Script weaknesses overwhelm ethnographic interest, historical tragedy and some solid performances in period drama “The Gift to Stalin.” Pusan fest opener, about an orphaned Jewish boy growing up in the Kazakh steppes, is disappointingly dull. Commercial distribution looks unlikely beyond former Soviet Union territories, though “Gift” could travel to other fests. However, it’s unlikely to stand out from the growing number of quality Kazakh features such as “Tulpan” and “Native Dancer.”
Pic opens on views of contempo Jerusalem, with a voiceover by a mature male who introduces himself as Sabyr. Apart from one brief, later scene showing Sabyr walking in Jerusalem, the rest of the pic is a flashback to his boyhood in 1949 Kazakhstan, explaining how young Sashka (a Russian name) acquired the Kazakh moniker Sabyr.
Eight-year-old Sashka (Dalen Shintemirov) is being transported to the steppes by train along with other refugees, including his grandfather. En route, the old man dies clutching a Hebrew prayer book, which leaves little chance for Sashka to be reunited with his missing parents.
Arriving in the steppes, a feverish Sashka ends up being dumped with the bodies of those who didn’t survive the journey. Russian soldiers order one-eyes Kazakh rail switch worker Kasym (Nurjuman Ikhtimbayev) to transport the corpses for burial but he slyly saves Sashka from being killed.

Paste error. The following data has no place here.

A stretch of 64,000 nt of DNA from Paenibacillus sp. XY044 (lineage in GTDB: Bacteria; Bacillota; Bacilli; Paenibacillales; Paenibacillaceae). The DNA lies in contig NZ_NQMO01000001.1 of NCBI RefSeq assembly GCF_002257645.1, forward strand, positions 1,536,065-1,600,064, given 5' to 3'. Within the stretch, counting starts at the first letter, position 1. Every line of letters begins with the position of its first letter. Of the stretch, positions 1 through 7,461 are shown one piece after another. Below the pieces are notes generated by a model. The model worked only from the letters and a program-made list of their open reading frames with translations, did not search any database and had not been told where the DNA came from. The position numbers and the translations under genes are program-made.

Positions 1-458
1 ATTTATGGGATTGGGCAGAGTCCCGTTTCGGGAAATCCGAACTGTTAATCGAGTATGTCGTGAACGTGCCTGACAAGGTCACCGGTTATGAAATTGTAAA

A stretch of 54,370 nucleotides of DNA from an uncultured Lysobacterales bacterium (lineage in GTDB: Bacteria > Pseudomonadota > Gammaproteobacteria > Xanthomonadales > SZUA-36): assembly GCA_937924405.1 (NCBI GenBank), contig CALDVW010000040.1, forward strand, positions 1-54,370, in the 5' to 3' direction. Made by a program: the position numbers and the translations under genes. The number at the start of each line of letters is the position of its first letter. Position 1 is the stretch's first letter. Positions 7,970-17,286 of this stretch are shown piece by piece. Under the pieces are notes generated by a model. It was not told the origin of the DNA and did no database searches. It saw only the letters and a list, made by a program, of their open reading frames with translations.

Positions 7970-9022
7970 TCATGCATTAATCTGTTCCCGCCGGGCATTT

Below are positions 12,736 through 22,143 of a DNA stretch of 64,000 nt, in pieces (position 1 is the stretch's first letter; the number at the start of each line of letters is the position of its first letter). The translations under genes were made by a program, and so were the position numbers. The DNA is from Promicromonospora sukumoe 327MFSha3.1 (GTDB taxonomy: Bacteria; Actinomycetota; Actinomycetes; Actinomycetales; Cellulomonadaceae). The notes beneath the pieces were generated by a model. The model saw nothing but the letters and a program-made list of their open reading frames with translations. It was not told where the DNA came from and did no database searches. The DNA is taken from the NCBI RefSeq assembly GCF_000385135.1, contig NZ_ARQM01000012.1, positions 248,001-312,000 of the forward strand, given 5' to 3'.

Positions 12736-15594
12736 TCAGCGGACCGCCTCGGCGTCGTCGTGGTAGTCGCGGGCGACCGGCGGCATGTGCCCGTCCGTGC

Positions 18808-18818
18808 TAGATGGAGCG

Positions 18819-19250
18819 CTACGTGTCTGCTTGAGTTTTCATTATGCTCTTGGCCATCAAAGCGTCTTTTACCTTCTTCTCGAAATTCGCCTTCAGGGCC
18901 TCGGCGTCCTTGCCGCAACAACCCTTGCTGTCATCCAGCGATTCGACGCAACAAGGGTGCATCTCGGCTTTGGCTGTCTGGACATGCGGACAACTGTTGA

Kasym takes Sashka to an aging shaman who returns the boy to full health and dubs him Sabyr (“humble”). Subsequently, Kasym and Sabyr reside in a dusty village of refugees who include voluptuous Russian Vera (Yekaterina Rednikova).
Already leisurely, pic further dawdles as it shows the daily adventures of feral children pulling pranks and Vera succumbing to the sexual advances of the local military. Script’s overall fragmented structure never congeals into a cohesive whole. Additionally, the midway insert of Sabyr in present-day Jerusalem robs the movie of any drama about the question of the boy’s survival.
Pic’s title is not referenced until the 50-minute mark, when Sabyr reads a newspaper clipping announcing a Soviet-wide contest offering a private audience with Stalin in exchange for the best birthday gift for the Soviet leader. Title is echoed again at the movie’s climax, which reveals some shocking news about Russian scientific experiments being carried out in the region. However, even this revelation is dramatically undercut by a foreshadowing voiceover.
Helming by Rustem Abdrashev (aka Abdrashitov) is competent. However, helmer, previously known for the 2007 absurdist comedy “Patchwork Quilt,” never really shakes the impression that the story moves from episode to episode because it can’t really find a narrative center.
Young thesp Shintemirov looks strained carrying the central role but still manages an admirable contribution. Vet Ikhtimbayev is a strong screen presence, with considerable gravitas, while Rednikova charms as the earthy Vera.
Washed-out lensing fails to capitalize on the visual appeal of the Kazakh steppes. Music by Kuat Shildebayev is used sparingly, but is over-insistent when applied. Other credits are pro.